How To Get started?There are a few obstacles that many language learners face when starting to write. Just like all other human activities, writing should make sense. For language students that means that somebody should correct their writing. Preferably, for free. That could be your language exchange partner, because who said that LE sessions are exclusively for talking? That could be a native speaker on iTalki - this website allows you to publish your writing for native speakers to correct and comment. If you work with a language tutor, you might see about making writing a part of your lesson routine. I usually make it a homework assignment for those of my students who have enough time for it.
Another big obstacle is: “I don’t know what to write about.” An aspiring language learner that I talked to said, “I usually write about my daily activities and books I have been reading! I just write one or two paragraphs.” It’s as simple as that. Nobody expects you to write a new War and Peace. Quite the contrary, short, but frequent stories would work much better than one exhaustingly long essay per month. Write about something that amuses you, something that you would like to talk about in your mother-tongue. Sometimes, it is easier to write about certain sensitive things in a non-native language - you may use the writing exercises to vent out everything you wouldn’t dare articulate in your mother-tongue.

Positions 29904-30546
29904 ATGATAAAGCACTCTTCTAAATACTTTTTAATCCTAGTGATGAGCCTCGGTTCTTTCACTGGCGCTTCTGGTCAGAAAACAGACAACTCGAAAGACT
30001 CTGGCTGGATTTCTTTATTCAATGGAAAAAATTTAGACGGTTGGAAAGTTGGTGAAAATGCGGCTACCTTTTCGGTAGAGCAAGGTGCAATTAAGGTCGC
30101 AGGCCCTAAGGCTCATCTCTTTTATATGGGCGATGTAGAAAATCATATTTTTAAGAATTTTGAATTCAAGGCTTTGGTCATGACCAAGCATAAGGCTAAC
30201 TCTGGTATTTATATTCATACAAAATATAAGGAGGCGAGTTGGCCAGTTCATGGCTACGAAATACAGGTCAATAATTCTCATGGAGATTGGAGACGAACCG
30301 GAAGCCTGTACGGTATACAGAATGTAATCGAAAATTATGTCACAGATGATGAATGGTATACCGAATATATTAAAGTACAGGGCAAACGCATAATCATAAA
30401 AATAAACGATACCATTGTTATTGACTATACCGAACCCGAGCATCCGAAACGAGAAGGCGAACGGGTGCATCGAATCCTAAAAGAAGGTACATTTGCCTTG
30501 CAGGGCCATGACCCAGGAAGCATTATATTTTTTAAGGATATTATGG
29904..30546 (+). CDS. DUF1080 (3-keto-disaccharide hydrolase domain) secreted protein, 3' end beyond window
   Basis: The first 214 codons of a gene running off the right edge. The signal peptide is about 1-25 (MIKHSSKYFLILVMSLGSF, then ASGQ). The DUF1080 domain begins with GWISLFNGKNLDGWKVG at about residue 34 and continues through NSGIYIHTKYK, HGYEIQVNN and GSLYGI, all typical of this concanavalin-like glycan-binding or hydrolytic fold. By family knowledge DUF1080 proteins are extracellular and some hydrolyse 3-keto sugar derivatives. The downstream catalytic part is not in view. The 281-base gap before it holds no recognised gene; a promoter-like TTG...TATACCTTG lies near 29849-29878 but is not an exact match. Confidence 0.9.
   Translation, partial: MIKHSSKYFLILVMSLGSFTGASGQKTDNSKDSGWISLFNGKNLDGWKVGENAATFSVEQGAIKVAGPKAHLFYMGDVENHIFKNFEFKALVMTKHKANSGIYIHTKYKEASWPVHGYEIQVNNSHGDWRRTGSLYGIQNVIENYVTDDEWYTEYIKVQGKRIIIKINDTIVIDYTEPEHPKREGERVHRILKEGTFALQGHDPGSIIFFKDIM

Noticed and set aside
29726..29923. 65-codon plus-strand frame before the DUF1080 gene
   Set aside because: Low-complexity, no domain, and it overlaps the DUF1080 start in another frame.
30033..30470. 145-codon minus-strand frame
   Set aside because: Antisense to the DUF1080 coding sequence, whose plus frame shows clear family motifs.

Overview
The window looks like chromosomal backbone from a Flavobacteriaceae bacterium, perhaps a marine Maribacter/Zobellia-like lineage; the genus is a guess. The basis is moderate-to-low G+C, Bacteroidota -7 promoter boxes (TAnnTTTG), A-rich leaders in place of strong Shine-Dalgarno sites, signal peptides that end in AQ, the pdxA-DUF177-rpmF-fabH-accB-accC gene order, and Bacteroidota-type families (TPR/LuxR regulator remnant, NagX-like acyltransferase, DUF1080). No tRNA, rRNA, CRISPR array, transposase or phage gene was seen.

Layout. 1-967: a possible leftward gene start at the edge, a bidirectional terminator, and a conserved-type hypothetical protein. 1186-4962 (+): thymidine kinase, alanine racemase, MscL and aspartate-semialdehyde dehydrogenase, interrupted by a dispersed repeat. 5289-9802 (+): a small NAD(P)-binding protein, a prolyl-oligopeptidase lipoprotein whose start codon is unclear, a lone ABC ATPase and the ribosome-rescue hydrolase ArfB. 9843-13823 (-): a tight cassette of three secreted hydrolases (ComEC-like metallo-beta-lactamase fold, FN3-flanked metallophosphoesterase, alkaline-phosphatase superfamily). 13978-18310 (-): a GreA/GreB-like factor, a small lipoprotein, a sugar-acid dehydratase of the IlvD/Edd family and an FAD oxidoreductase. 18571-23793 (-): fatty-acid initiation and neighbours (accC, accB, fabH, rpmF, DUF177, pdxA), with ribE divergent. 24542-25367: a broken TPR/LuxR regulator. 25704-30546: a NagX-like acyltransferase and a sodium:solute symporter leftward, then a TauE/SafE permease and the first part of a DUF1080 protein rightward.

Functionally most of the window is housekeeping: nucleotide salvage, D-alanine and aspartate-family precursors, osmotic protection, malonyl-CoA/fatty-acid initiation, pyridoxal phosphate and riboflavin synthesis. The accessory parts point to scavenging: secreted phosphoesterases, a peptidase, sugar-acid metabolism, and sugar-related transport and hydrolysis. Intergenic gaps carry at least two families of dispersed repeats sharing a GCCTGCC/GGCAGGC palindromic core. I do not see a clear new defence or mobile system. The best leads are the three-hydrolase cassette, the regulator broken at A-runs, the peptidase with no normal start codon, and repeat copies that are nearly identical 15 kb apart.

A small technical trick that usually helps me to overcome my procrastination is to write an outline of the future essay first. That helps me to mentally focus on writing and keep social networks and messengers closed for some time. An outline is also needed to organize ideas into a coherent text. Sometimes stream of thought works better, but I leave it for rare moments of inspiration. For a routine work, an outline is a must have.
Here is the plan: open a new document in your favorite word processor, and switch to your target language. Draft an outline. Write down all of the thoughts and ideas that are relevant to the topic that you are going to talk about. Do not filter out the ideas yet - this is your brainstorming. Then re-work the outline and start writing. When the text is ready, publish it on iTalki or send it to your LE partner or tutor. When you receive corrections, make sure you understand exactly what was wrong. If you don’t understand anything, do not hesitate to ask your correctors for explanations. Repeat.
Best of luck with your language studies!